For some time now, I have abstained from throwing messages in a bottle out into the ocean that is the internet. Too many heated opinions. Too many bad-tempers brandishing thorns around their words. Too many trolls.

But, recently my girlfriend started browsing Reddit, which gave me some incentive to start posting there again. This led to Jeffrey asking me to write a guest post on his blog. This was a novel opportunity, so of course I took it.

Novelty is important. Remember that.

I slept on what I should write about. I’ve concluded that, as this is an alchemy blog, why not start with the most important piece to the puzzle?

The Philosopher’s Stone.

Throughout the ages, alchemists have sought that one resource which allows the transmutation of any resource into any other resource. Many were misguided into thinking such a thing rested in a certain place. But, the Philosopher’s Stone does not exist in any one corner of space. Instead, it comes into being in the aether behind and slightly above your face.

A man like B. F. Skinner, the founder of behaviorism, sees the human mind as nothing more than a black box. And as such, he would see the Philosopher’s Stone as nothing more than a black box.

But, there is much inside of that box.

Particularly, I must draw your attention to the axiomatic system in your brain. No, it is not like the limbic system in that it is a collection of parts working together. Instead, it is a conceptual system that is the foundation of all cognitive logic. Our brains receive information about the world through our senses. Over the course of our lives, this information comes to be valued and weighed based on how true it is, how important it is, and how well it props up the ego for survival purposes. So, the axiomatic system (which for all intents and purposes might as well be considered your paradigm), is a key foundational component to how you make decisions, and thus how you behave.

You might see where this is going.

Less than a century ago, a man by the name of Kurt Gödel demonstrated that if the logic of an axiomatic system is consistent, then it can never be completed. And we are all aware of this. If the universe all came banging out of one point, then what caused that point? If it was all created from God, then whence come God? If the whole world rests on the back of a turtle, then what does that turtle rest on? And then what about that one? This turtles all the way down problem is the byproduct of constructing reality by means of axioms.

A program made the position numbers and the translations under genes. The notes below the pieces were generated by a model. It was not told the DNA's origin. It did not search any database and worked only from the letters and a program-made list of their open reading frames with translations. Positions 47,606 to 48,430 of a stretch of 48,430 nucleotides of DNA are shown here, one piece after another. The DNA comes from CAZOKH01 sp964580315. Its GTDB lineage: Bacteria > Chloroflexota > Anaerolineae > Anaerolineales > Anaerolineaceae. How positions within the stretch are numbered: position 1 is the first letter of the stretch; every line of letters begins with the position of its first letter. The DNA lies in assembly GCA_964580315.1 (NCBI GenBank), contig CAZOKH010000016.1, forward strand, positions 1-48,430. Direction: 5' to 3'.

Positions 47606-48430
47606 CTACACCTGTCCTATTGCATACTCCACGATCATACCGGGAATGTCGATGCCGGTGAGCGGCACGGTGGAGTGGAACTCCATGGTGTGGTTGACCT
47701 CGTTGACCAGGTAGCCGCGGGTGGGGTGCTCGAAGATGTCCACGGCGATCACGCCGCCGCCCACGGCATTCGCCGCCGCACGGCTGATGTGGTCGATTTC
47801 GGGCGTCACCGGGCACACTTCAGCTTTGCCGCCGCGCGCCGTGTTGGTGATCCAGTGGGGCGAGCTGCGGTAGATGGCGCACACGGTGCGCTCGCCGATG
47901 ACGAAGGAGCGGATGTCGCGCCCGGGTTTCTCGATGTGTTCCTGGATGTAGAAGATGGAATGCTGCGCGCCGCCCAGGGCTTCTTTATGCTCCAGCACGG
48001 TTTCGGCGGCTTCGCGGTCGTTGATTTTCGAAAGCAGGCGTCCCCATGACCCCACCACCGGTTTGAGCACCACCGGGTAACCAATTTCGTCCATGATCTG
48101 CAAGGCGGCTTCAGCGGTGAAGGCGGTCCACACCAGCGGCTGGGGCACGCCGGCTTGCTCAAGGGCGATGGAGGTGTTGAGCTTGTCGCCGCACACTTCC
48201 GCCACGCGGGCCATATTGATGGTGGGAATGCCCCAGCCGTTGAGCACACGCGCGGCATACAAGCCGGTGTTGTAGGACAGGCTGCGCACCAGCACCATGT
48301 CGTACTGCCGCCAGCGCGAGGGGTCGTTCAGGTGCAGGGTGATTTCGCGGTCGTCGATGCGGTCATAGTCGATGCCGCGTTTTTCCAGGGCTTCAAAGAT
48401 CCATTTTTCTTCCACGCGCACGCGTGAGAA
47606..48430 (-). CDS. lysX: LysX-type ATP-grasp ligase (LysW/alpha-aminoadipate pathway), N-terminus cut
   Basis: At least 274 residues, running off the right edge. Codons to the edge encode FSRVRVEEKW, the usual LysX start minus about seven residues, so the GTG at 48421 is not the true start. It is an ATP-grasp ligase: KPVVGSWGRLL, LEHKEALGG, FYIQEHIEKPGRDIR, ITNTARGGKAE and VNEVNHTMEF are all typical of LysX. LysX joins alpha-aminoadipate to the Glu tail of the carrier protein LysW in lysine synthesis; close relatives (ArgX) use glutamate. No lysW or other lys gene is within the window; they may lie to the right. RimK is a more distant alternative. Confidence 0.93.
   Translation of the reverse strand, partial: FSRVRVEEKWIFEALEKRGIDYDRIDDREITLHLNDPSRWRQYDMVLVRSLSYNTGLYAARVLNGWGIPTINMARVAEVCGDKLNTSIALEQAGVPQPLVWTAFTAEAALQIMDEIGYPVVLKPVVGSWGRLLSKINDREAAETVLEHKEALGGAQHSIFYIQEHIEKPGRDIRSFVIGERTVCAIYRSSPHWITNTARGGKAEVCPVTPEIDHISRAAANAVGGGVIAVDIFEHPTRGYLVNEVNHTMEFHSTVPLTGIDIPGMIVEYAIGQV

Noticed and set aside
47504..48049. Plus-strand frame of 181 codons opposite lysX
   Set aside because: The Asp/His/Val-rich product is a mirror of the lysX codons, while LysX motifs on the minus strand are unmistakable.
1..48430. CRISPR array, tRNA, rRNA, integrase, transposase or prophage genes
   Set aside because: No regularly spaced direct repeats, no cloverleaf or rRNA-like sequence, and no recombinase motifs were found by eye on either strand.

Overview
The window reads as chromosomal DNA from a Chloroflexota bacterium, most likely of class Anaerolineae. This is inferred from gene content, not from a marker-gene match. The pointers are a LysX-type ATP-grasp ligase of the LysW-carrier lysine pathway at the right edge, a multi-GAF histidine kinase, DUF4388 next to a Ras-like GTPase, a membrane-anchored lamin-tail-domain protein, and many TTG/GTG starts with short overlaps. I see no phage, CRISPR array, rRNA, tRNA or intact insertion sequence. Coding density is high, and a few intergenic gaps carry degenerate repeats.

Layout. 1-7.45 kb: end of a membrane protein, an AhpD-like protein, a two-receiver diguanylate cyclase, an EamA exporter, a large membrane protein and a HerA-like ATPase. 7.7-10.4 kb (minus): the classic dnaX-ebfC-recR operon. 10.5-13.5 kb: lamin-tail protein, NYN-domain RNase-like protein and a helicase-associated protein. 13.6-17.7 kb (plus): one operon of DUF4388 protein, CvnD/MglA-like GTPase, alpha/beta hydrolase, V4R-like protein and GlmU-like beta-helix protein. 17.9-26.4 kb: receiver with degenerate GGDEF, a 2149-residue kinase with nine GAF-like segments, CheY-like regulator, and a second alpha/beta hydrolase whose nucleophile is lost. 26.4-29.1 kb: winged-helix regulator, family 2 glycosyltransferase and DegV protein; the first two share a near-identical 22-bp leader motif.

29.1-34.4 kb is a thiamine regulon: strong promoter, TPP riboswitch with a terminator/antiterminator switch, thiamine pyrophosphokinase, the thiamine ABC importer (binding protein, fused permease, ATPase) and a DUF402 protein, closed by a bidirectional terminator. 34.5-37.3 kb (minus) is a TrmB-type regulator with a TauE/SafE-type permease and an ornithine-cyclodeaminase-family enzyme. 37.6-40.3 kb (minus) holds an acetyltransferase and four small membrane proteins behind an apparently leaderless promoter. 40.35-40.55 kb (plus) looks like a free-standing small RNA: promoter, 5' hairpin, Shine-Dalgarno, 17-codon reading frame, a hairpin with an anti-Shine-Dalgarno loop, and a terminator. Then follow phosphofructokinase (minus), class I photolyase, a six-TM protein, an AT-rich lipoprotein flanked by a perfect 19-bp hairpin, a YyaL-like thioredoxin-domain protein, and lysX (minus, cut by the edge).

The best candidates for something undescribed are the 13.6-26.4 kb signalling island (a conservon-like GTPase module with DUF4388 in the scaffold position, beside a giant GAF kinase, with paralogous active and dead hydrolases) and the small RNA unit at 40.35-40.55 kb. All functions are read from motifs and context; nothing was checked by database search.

So, if your paradigm is guaranteed to be paradoxical in some fashion, why not make the paradox functional?

This is the Philosopher’s Stone:

“All truths are lies”

In understanding and valuing this axiom, you can return your mind to a more fluid state. By knowing that there is no attainable objective reality, you devalue the ego by accepting the need to keep improving and creating a more functional set of thoughts, feelings, and behaviors. It is realizing that no one tree is the best to sit under, so you start walking through the forest to find the best shade at that time of day. It makes you more empathetic, as you come to realize that everyone else is living in their own set of subjectiveness that they have attached themselves to. It makes you take a step back and ask “What is important to me?” Which, inevitably leads to you believing whatever will make you be the best you you can be.

And I think we can all agree that is the ultimate goal of alchemy.

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Greg Manning

Greg is a juggler who has developed a unique 3 and 4 ball free-style. He ran track competitively in high school and university, and continues to enjoy the winding roads of the world on his bike. Currently, he is working on creating a trading card game with the love of his life, as well as writing a retelling of biblical events from the unreliable perspective of the demon Belial.

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